We’re all in the car heading to Solihull for a family lunch; just the four of us.
It’s pouring with rain and we’re on the motorway so it’s difficult to hear each other speak as it is but in the back the kids are playing some game they’ve invented which seems to involve yelling and giggling as loud as humanly possibly.
It is literally impossible to have a conversation in the front.
So we stop trying.
By now the noise is so loud it’s starting to leak through my ears and is stopping me being able to even think.
I bite my bottom lip and tell myself at least they’re getting on even if getting on involves Dan pinning Mia’s head down to the centre armrest.
I’m at home on a Sunday afternoon and I’m in the kitchen pottering. All I can hear from the other room is loud football commentary, ‘YES’, “NOOOOOOOOO”, pillows being punched in frustration, the Xbox clicking and whirring and my son winning the World Cup. Or at least it feels like he must be given the amount of yelling.
We chose not to put Dan’s Xbox in his room because we want him to always be part of family life.
I’m wondering if we didn’t misjudge that.
It’s the bedtime hour and all is calm.
Except it’s not. The kids are wrestling on my bed and it seems like they’ve invented their own language because they’re yelling and giggling and doing impressions of – what I can only imagine are – WWF wrestlers grunts and victory chants.
I attempt to ask them to stop and brush their teeth but it’s like I haven’t even spoken and the noise that left my mouth has transformed into a whisper by the time it reaches their ears.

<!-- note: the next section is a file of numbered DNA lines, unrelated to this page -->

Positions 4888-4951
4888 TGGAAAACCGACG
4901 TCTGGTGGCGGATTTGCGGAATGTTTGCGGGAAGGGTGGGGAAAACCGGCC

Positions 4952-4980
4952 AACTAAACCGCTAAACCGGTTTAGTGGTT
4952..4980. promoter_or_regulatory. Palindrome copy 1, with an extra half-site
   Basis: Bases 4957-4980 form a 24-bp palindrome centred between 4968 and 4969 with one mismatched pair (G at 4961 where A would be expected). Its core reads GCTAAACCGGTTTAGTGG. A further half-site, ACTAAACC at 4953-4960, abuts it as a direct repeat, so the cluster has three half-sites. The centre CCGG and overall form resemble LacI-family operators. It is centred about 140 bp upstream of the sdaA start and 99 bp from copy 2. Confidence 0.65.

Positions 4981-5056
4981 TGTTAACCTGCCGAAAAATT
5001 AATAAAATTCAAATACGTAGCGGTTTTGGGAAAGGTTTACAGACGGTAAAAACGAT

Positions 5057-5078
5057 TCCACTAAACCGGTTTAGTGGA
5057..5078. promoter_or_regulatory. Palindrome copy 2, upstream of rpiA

I bite my bottom lip and tell myself at least they’re getting on.
We’re in the car on the school run. Or on the way to anywhere to be perfectly honest.
We have to have the local radio station on which plays the same 12 current chart songs on a perpetual loop and the presenter’s voice and diction makes the hairs on the back of my neck prickle. It grates on me.
I feel and sound old.
Every other song elicits an ‘Oh I LOVE this one’ from the passenger seat and the volume button goes up another 5 notches.
I try to concentrate on driving.
I’m on the toilet. A voice yells from somewhere deep in the house, “MUM! MUM. MUM. Where are you mum? MUM?”
I explain that I’m on the toilet and can I just have a moment to myself.
No one hears that. They hear ‘what do you want, tell me right now’.
“MUM. MUM. MUM!”
I flush, I go downstairs. “Can I have some toast?” “Couldn’t you have just waited for me to finish? Couldn’t you have waited for me to come downstairs? It wasn’t exactly urgent.”
“Well I didn’t know you were doing something. Can I have some toast anyway?”
This is my life.
My noisy, chaotic, brain-jangling life.
It’s never quiet. I never have peace. I haven’t had peace since my son first brought his smile to our home nearly 13 years ago. Then his sister followed and it got even louder.
Life; loud and annoying and intrusive and nerve-rattling.
They never seem to stop. I’m always rushing to get out the door or driving someone somewhere or eating on the hoof or a million other things that make my head pound.
I sit down to read my book only to remember I’ve forgotten to wash Dan’s rugby kit for tomorrow/filled in Mia’s school visit form/made the packed lunches/got anything to put in said packed lunches.
But what about when they go? What about when they leave home? Will I crave the quiet life? Will I cheer for all the time I have?
Or will I wish to god I’d not let the good times pass me by by wishing them away?
So I’m not going to. I’m going to enjoy my crazy-ass life with both arms open wide and let my kids be as goddam noisy as they like.